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The Port Hope, Ont., OnRoute service area on Highway 401.Laurel Dixon/The Globe and Mail

As the wife of an automotive journalist, I’ve been a passenger in many electric cars. They’re not all happy memories. We used to make a weekly 150-kilometre round trip to visit my parents, and in early EV test cars I worried whether we’d make it because range was short and charging facilities scarce. On one winter trip, we turned off the heat to preserve charge.

Today, EVs have much more range and we’re considering buying one. Still, my main concern is having enough range to cover expeditions outside the Greater Toronto Area without recharging. I never paid much attention when my husband Jeremy Sinek plugged in an EV overnight, or while I sat quite comfortably at a public charging station, browsing my phone or reading a book.

Then last June, a Genesis GV60 Performance was offered as my ride for a women’s weekend away to Prince Edward County, about 2½ hours east of Toronto. The women attending were environmentalists eager to share this learning experience, but the idea of finding chargers and figuring out how to pay was causing me stress – the opposite of what I wanted for this trip.

With help, I downloaded charging-network apps and printed a list of charging stations (the car’s navigation system shows them, but nothing beats a hard copy).

When I picked up my friend on a Friday morning in Mississauga, she said the dash looked like something you’d see on a spaceship, with too many distracting features. But we soon agreed the car’s ride was smooth and comfortable.

It was about 225 kilometres to Wellington, Ont., well within the Genesis’s advertised 378-kilometre range, but my anxiety dictated a fast-charge top-up en route. A 30-minute session at the OnRoute highway rest stop in Port Hope, Ont., went quickly, paid for using the Ivy app. We had to use the facilities anyway, so the stop wasn’t inconvenient.

Two things did stand out: There were no picnic tables nearby to enjoy the beautiful weather, and apparently no garbage cans, as the area was full of litter.

Reaching Wellington ahead of schedule, we stopped to eat and to recharge again in readiness for our Saturday outings. The nearby Huff Estate winery had a fast charger, which we used free while we ate in their restaurant. When we were done, the car showed an 87-per-cent charge and 353 kilometres of range.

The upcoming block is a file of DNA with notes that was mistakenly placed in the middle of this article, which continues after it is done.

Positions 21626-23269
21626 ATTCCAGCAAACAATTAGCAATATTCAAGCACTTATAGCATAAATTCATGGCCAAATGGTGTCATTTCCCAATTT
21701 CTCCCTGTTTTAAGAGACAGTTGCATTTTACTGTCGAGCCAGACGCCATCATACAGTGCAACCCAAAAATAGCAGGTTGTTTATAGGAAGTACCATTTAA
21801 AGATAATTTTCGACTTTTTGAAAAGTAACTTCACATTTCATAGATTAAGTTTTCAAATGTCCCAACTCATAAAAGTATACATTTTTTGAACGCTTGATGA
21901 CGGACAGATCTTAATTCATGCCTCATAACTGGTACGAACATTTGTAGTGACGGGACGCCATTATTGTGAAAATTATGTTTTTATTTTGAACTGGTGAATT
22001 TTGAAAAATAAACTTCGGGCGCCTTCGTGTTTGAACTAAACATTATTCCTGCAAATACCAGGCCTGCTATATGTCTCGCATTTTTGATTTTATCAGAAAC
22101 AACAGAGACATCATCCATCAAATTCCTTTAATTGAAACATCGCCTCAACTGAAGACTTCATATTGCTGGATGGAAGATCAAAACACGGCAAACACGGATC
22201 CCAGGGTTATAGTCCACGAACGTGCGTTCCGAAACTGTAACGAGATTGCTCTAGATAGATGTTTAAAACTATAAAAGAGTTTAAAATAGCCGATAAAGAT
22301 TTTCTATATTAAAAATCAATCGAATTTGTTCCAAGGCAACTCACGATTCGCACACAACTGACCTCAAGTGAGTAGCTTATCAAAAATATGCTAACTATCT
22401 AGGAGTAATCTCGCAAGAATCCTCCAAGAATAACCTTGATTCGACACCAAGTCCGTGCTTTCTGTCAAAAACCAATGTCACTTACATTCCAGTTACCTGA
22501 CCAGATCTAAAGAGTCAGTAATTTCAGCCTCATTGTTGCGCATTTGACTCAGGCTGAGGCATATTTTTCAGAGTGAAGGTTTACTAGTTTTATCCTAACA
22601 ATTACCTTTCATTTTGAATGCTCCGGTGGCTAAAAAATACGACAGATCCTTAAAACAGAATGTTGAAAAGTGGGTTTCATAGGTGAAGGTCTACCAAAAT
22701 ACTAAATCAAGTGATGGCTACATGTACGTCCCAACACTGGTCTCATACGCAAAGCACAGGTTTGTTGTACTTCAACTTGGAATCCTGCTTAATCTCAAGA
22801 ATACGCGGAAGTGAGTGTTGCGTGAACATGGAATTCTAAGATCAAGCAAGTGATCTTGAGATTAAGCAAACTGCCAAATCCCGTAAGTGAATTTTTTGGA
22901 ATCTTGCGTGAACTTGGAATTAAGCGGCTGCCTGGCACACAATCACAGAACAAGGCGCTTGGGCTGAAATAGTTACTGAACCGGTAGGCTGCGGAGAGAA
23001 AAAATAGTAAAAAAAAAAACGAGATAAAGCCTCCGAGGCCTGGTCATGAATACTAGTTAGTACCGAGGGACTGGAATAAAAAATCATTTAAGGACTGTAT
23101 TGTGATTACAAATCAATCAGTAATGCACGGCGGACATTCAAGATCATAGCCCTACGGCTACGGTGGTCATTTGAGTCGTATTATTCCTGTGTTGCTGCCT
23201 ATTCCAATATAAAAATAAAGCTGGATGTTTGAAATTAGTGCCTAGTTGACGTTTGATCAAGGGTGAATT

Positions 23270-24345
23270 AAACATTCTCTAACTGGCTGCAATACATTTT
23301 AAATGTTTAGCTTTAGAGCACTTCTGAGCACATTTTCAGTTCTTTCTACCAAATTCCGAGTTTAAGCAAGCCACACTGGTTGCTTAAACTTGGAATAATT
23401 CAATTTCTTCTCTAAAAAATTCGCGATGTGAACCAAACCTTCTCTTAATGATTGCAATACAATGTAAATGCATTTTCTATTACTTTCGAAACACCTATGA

A few minutes’ drive brought us to our hostess’s driveway. I don’t know what I did wrong, but an overnight charge on a regular 110-volt outlet added only 1 per cent. Note to self: Don’t count on the overnight charge on Saturday to get back to Mississauga.

We spent Saturday driving around the area, taking in the sights, eating great food and visiting a market. The last stop was in Picton, Ont. While the rest of the group went to explore, I was happy to charge. Our hostess’s neighbour had told us she regularly uses a Level 3 ChargePoint station in town, but it didn’t work. A call to ChargePoint didn’t help. They apologized and tried a few times to reboot remotely, but without success. Now the car was showing 301 kilometres of range and we were 242 kilometres from home. That wasn’t enough of a cushion for anxious me.

We found a Level 2 charger at a local Ford dealership, but a car from Quebec was already plugged in. A note on its dashboard said we could unplug the car if it had reached a certain time. It was an hour before that time, but we called the number on the note anyway, and Martin on the other end said we could unplug his car.

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An EV driver used a Goldfish snack to indicate when the car could be unplugged from the public charger.Laurel Dixon/The Globe and Mail

But when I plugged in the Genesis, the charger predicted a charging time of eight hours. We didn’t have that kind of time. After about 20 minutes, we reconnected Martin’s car, drove back to our hostess’s house and plugged into the 110-volt outlet.

The next morning we had a 75-per-cent charge and 324 kilometres of range. Plenty to get home for most … but not me.

We stopped at a Petro-Canada station just off the 401 in Cobourg, Ont. Payment was by credit card. The two chargers were unoccupied until a woman from Montreal arrived and confidently plugged in. You could tell she had done this many times before. Except, her charger didn’t work. “That’s too bad,” I thought, while feeling grateful I’d picked the other charger.

Then she told us that charging beyond 80 per cent is very slow and isn’t good for the battery. That was news to me. I wasn’t yet at 80 per cent, so no pressure. Meanwhile, she called Petro-Canada and requested a reboot. That did the trick.

As she charged, she shared another nugget of wisdom: Even if a fast charger has two plugs, it can only charge one vehicle at a time. She said loved her electric car and her husband had one too. I began to feel like I was in a club. Two days of EV driving and I think I was hooked.

We arrived home with lots of charge to spare – the way I like it. We’d had a great weekend away. The EV hadn’t detracted from the experience, and between the paid fast-charging and some free plug-ins, we’d spent less than $20 on “fuel.”

Passenger Judy felt that once you stray from Highway 401, the infrastructure doesn’t yet support a road trip in an EV. She said she will buy one for driving around the GTA, but keep a gas-powered car for longer trips.

I surprised myself that I could handle an EV with the charging, apps and calling the help lines if needed. If I bought an EV now, I’d probably remain overcautious at first, but over time would learn to gauge distances and charging times. After all, I don’t always check my gas gauge when I leave home.